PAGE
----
Retracing the evolutionary history of the Trypanosomatidae: the use of kinetoplast DNA in molecular systematics, species identification and diagnostics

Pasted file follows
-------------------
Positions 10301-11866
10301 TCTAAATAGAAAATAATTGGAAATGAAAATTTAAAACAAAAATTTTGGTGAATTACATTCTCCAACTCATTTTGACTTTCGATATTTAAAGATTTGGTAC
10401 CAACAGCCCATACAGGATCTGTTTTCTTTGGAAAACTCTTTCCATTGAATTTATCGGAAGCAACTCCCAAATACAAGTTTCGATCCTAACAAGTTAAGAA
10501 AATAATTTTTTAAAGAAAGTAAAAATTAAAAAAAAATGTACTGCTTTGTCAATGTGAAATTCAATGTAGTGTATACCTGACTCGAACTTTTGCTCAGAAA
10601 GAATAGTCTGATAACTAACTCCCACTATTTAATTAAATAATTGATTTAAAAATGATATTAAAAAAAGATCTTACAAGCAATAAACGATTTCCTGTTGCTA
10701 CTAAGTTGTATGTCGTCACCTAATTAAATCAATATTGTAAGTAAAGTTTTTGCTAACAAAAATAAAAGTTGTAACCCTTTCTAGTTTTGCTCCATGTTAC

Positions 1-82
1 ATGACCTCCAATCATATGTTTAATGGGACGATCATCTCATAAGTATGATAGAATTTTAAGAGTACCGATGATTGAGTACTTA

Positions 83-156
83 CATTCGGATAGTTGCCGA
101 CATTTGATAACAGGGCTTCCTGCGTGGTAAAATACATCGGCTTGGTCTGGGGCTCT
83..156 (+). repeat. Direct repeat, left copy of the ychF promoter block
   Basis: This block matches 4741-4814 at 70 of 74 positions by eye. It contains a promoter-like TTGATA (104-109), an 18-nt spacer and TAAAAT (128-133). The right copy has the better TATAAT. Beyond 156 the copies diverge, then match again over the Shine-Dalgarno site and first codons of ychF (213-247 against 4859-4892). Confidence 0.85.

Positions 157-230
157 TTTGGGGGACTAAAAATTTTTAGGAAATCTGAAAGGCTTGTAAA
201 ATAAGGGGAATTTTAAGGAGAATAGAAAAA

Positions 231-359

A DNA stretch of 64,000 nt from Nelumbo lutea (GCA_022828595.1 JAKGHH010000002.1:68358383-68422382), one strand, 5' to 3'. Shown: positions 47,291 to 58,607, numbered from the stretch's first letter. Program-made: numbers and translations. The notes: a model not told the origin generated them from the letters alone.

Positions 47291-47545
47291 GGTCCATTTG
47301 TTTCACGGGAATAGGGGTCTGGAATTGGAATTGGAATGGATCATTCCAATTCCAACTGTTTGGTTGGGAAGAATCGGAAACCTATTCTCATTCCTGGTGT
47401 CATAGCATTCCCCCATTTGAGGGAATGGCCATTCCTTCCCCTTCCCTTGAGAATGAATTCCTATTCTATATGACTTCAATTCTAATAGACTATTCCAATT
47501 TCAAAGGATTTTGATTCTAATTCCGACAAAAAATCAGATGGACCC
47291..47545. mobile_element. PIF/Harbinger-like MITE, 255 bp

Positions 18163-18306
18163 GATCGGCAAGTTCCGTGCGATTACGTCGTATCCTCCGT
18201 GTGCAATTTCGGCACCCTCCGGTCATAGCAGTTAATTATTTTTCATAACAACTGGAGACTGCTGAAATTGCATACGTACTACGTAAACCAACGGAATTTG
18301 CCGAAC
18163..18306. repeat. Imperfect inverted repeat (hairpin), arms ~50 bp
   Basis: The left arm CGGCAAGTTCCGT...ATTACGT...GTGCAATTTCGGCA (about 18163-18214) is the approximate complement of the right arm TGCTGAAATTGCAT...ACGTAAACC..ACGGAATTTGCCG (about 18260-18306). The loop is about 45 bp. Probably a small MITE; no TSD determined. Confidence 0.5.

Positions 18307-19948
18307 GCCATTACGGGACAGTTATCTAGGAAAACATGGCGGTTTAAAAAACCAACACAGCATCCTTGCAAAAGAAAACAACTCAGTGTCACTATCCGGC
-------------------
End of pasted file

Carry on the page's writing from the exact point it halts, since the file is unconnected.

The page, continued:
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The Trypanosomatidae (class Kinetoplastida) are a diverse and widespread group of protists characterised by their possession of a unique and highly specialised mitochondrial homologue known as the kinetoplast. All trypanosomatid parasites are exclusively parasitic, with the majority of genera being restricted to a single invertebrate host (i.e. monoxenous lifecycle). However, they are primarily known for their pathogenic dixenous members (i.e. having a two-host life cycle), that serve as the aetiologic agents of several important neglected tropical diseases (NTDs) including leishmaniasis, Chagas disease and human African Trypanosomiasis. Recent advancements in molecular biology have improved our knowledge of evolutionary relationships between trypanosomatid species by revolutionising the genetic approach to trypanosomatid systematics. The kinetoplast DNA, and more specifically, the maxicircle genome represents a valuable taxonomic marker given its unique presence across all Kinetoplastids. The research described in this thesis was performed to explore the suitability of the kinetoplast DNA as a much-needed standardised framework for the taxonomic classification and species identification of protozoans falling within the Trypanosomatidae family. The main research outcome provides the most in-depth analysis of the trypanosomatid family to date, demonstrating extensive evidence for the superiority of the maxicircle for the taxonomic resolution of the Trypanosomatidae. Chapter 1 presents a comprehensive review outlining the important developments that have been made in the field of trypanosomatid taxonomy, advancing our current knowledge over the relationships between members of the trypanosomatid family. Chapter 2 demonstrates the superiority of the maxicircle genome for the phylogenetic inference of the Leishmaniinae. Phylogenetic analyses provided support imperative towards the Supercontinents hypothesis of dixenous parasitism within the Trypanosomatidae. The comprehensive analysis of the entire family of trypanosomatid parasites in Chapter 3 revealed strong support for the multiple origin and independent evolution of dixenous parasitism within the trypanosomatid family. Kinetoplast DNA is an organelle exclusive to the Kinetoplastids, unique in its structure, function and mode of replication and thus represents a unique diagnostic target, with the potential to differentiate different species and strains of 𝘓𝘦𝘪𝘴𝘩𝘮𝘢𝘯𝘪𝘢. The implementation of novel diagnostic procedures for leishmaniasis such as the one reported in Chapter 4 is intended to establish a gold standard practice for the diagnosis and treatment of leishmaniasis. Ultimately, Chapter 5 reviews the completion of this thesis, demonstrating that use of the maxicircle genomes provide an excellent benchmark for future studies involving the phylogenetic analyses, taxonomic classification and species identification of the Trypanosomatidae.
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